10. In Yandra Brahmam, In re (1957) 1 A.W.R. 167, the Andhra High Court while dealing with Section 66 of the Andhra Court-fees and Suits Valuation Act (VII of 1956) which is practically identical with Section 70 of the Madras Court-fees Act, 1955, refused to accept the contention that a mistake which lay in the choice of the remedy and which consequently resulted in the payment of Court-fee must also be regarded to be the result of mistake or inadvertence. The learned Judges observed that Section 66 of the Andhra Court-fees Act had nothing to do with a mistake in the selection of the remedy but related only to cases where the mistake had been committed in payment of Court-fee, i.e., where payment has been made though it is not due or the Court-fee has been paid in excess. In that instance a writ petition was filed by mistake.
11. In the unreported decision of a Division Bench of this Court in Ambubai Kalidas Pie. Ltd. v. Shah Hirachand Shamji C.M.P. Nos. 3106 and 3940 of 1963, Section 70 of the Madras Court-fees Act came up for direct consideration. In the first of two cases dealt with in that judgment, an appeal was filed when under the law no appeal lay, and in the second appeal was filed on a misapprehension as to the existence of an order which did not in fact exist. In both the cases there was no mistake in regard to the Court-fee that was paid on the memorandum in the sense that the amounts paid were other than what would be payable under the provisions of the Madras Court-fees Act; and the contention was that there was a bona fide mistake in filing the appeals themselves, as under the law, such appeals were not competent. While rejecting the plea for a refund on the ground of mistake, Ramachandra Iyer, C.J., who delivered the judgment on such payment is really consequent on the mistake in conceiving that the proceedings lay where none exist under the law.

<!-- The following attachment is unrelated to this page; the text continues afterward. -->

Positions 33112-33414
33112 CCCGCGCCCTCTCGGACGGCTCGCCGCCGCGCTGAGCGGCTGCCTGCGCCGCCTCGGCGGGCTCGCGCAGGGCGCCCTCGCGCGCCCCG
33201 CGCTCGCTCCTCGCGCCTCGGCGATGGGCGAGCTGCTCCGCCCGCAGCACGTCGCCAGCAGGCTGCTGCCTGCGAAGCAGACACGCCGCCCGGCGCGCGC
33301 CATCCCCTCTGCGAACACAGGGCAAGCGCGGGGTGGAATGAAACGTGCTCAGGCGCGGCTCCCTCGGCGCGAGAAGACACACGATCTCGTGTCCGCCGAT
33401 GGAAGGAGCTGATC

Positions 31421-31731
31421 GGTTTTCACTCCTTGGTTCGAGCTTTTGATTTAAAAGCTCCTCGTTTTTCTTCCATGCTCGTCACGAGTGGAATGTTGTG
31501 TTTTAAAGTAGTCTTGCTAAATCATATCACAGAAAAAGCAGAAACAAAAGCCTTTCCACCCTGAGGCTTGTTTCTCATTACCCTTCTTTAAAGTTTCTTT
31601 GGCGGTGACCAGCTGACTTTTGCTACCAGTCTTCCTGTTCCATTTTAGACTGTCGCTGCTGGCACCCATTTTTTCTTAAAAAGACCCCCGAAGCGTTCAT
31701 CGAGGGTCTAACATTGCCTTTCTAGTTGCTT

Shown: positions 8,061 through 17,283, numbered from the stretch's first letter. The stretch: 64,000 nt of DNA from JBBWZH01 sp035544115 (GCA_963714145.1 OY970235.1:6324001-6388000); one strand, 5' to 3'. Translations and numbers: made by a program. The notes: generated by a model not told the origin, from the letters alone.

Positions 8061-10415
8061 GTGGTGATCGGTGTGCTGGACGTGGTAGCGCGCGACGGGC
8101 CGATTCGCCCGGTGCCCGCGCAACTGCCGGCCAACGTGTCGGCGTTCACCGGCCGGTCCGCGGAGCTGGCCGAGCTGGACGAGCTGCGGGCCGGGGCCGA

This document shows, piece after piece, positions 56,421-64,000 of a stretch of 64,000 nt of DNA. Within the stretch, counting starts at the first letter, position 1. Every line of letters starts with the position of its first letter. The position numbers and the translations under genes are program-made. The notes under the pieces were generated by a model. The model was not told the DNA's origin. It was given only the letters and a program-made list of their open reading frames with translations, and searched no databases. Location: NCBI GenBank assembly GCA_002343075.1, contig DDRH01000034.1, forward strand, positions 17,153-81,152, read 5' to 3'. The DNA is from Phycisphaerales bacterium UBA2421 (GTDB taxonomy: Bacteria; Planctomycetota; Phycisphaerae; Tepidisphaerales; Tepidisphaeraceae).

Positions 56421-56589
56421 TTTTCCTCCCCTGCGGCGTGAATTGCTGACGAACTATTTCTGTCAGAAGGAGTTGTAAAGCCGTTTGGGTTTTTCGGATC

12. The law on the subject is thus fairly clear. In order to claim a refund of fee paid by mistake or inadvertence, under Section 70 of the Court-fees Act, 1955, the party must, in the first place, establish that no Court-fee was payable at all by him or that excess Court-fee had been paid. In the second place, he must go further and establish that the payment was due to his mistake in thinking that the amount paid as Court-fee was really payable under the provisions of the Court-fees Act. Where, however, the payment had been made out of a mistake on his part in the choice of a remedy no refund can be claimed, as the payment evidently has not been made due to any mistaken belief that the same was really due under the Court-fees Act. It is also open to him to establish that the payment was due to his inadvertence, in. other words that he had wrongly paid the Court-fee by oversight or negligence.